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Country Radio Pulls Sensitive Songs Following Connecticut School Shooting

The Band Perry
Rick Diamond, Getty Images

In light of the December 14 shooting at Sandy Hook Elementary in Newtown, Connecticut, a number of country music radio stations have taken a second look at certain songs that receive regular airplay. Two songs by the Band Perry have been temporarily removed from many playlists due to concerns from listeners and program directors. 

‘If I Die Young’ has been rested by Curtis Media’s WQDR in Raleigh, N.C.,  Max Media’s WGH-FM in Norfolk, Va. and by many of the more than 40 country stations owned by Taste of Country parent company Townsquare Media. Country radio consultant Jaye Albright of Albright, O’Malley and Brenner says stations they consult were advised to rest the song as well.

“There were some who wanted to make it into a Newtown tribute song,” she told Taste of Country, “but we recommend against that since it’s a valid power gold and we don’t want to stigmatize it for future airplay.” A power gold is a radio term used to describe an older song that is still played daily, or with frequency.

The Band Perry’s current single, ‘Better Dig Two,’ is being rested for a few days at both WQDR and Townsquare Media stations. Albright says her team considered this, but ultimately decided that despite the song’s title the current Top 20 single was the ultimate love song and not about a child’s death. They continue to recommend stations play it as listener surveys done before Dec. 14 show it is very popular with country listeners.

“I fear that we will start to overthink so many things in light of this unbelievable tragedy,” A&O&B’s Becky Brenner said in an email made available to ToC. “This song is a ‘gray area’ for me but I don’t think it needs to be pulled.”

WGH-FM Program Director Mark McKay says resting ‘If I Die Young’ felt like the right move. “We didn’t get any listener requests to hold any songs, but through the weekend, I was pretty careful about a few tunes,” he tells Taste of Country. “A few others, I kept a close eye on, but (‘If I Die Young’) was really about it.”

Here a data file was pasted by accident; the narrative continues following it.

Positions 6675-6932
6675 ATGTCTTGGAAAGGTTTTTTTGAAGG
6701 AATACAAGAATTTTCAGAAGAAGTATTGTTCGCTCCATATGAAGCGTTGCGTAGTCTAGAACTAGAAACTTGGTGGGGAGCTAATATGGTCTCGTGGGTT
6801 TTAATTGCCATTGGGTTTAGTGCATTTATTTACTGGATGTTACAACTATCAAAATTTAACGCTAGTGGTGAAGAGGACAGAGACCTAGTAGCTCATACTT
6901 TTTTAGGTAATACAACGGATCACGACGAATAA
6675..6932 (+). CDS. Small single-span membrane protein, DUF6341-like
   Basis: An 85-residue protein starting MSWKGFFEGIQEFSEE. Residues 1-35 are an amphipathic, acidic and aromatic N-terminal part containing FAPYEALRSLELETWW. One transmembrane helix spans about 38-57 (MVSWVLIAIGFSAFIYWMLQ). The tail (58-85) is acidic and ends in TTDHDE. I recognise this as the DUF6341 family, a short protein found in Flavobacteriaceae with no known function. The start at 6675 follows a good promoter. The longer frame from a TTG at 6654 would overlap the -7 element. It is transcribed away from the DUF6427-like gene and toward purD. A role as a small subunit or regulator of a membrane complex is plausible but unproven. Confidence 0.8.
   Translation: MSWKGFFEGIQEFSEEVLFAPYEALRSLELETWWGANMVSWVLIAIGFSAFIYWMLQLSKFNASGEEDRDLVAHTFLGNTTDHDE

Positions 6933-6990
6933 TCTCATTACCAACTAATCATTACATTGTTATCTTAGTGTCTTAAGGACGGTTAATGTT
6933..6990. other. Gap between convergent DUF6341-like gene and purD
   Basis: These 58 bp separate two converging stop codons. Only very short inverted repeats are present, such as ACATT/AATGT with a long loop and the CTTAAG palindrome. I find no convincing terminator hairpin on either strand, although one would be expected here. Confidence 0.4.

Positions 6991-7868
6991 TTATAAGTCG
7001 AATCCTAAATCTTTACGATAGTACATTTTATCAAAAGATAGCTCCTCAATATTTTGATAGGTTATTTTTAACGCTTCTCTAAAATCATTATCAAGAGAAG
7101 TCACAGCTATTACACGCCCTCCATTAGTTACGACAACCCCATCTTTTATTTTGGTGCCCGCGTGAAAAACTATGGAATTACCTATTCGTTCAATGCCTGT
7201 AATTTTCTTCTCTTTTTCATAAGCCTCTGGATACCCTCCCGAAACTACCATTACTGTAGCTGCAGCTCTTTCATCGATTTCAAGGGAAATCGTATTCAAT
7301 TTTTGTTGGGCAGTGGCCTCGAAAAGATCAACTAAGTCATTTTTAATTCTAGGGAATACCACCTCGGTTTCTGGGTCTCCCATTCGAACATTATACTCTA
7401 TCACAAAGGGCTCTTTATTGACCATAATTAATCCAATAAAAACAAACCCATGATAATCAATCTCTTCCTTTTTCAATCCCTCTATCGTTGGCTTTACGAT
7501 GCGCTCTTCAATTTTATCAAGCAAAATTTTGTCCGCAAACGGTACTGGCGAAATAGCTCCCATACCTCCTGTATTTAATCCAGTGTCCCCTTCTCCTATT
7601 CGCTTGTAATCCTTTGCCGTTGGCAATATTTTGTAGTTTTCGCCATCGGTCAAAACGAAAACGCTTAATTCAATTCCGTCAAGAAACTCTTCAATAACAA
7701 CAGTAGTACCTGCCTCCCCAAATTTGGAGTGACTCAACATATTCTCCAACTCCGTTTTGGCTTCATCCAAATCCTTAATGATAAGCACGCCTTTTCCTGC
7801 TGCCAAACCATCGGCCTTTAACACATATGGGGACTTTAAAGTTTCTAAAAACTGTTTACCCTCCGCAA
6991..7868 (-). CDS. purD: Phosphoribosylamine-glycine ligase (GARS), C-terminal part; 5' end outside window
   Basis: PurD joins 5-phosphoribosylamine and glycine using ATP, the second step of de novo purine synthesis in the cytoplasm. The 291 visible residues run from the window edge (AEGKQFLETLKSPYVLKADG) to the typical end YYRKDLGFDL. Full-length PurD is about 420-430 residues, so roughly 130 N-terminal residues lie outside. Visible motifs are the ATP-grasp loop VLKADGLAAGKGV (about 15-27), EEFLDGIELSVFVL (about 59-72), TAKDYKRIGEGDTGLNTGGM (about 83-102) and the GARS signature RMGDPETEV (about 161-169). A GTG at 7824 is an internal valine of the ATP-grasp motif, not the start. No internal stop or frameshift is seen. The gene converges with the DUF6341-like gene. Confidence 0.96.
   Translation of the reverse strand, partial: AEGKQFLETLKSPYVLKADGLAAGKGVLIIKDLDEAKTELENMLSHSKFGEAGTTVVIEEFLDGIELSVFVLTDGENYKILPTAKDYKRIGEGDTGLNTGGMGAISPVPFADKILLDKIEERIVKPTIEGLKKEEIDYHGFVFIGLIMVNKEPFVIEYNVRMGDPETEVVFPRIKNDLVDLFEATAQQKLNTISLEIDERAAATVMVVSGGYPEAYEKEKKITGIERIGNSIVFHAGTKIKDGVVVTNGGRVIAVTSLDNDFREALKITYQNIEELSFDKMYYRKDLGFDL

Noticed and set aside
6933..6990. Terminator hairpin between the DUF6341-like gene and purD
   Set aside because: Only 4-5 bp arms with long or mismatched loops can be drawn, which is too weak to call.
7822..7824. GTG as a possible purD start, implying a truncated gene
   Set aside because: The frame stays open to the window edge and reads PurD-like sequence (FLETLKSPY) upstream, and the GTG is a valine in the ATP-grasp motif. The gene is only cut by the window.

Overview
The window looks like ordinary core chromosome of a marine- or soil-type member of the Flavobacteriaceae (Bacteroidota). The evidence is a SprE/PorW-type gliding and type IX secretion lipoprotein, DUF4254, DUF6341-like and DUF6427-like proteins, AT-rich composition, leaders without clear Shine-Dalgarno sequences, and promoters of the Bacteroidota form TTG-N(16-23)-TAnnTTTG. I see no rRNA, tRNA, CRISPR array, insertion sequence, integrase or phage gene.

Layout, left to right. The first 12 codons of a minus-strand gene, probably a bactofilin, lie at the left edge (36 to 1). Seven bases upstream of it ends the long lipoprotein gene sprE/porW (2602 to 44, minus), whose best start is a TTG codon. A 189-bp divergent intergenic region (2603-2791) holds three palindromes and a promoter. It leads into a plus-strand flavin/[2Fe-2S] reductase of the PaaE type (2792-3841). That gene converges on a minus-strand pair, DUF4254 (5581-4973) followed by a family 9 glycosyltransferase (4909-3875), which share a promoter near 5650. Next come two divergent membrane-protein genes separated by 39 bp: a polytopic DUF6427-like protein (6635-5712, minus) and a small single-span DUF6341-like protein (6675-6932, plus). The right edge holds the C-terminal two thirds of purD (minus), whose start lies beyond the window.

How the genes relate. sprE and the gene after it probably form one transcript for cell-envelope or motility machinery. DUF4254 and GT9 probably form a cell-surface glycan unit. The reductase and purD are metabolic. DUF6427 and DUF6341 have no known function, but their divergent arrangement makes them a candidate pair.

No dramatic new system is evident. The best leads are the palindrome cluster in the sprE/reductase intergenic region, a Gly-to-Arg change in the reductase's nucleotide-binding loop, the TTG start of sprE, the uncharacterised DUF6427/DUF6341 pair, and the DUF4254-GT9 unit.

KYGO in Denver, Colo. adjusted its playlist in a completely different way. Program Director Garret Doll says they didn’t get requests to rest songs. Instead, they added to their rotation in an effort to help listeners heal.

“Because Colorado is very familiar with the tragedy in Newtown and we felt connected to them and what they are going through, we did put certain songs in that fit the situation,” Doll told Taste of Country in an email.

Denver is within 30 minutes of two of the most tragic shootings in recent history — the Century Theater in Aurora and Columbine High School. Doll says ‘Glass’ by Thompson Square, ‘That’s Why I Pray’ by Big and Rich, ‘Jesus Take the Wheel’ by Carrie Underwood and ‘Hello World’ by Lady Antebellum were added in remembrance of victims.

Country music is not alone in adjusting playlists to match the current climate. Many pop radio stations removed Kesha‘s ‘Die Young’ from the air — a move the singer supported. The most famous example of radio responding to tragedy came after the 9/11 terrorist attacks when dozens of songs were rested.

The country sibling trio TBP and their record label have not yet commented about the moves at radio. The final weeks of December are typically a time of rest in Nashville, and according to their website, the group doesn’t have any shows scheduled until Jan. 10.

From a business perspective, radio’s temporary rest of ‘Better Dig Two’ likely won’t cause the single to fall off the charts, especially if country programmers begin playing it again after the holidays, as nearly everyone who talked to Taste of Country has indicated they will do. It’s understood that the Christmas season is a time of flux for radio anyhow, as many stations rest songs in favor of Christmas music. While charts are published weekly, they don’t really “count” until early January. This is important for the Band Perry, because ‘Better Dig Two’ is the first single from a new album scheduled for 2013, and having the song fall from the charts may push their team to alter plans.

Next: See Which Country Songs Have Been Banned in the Past

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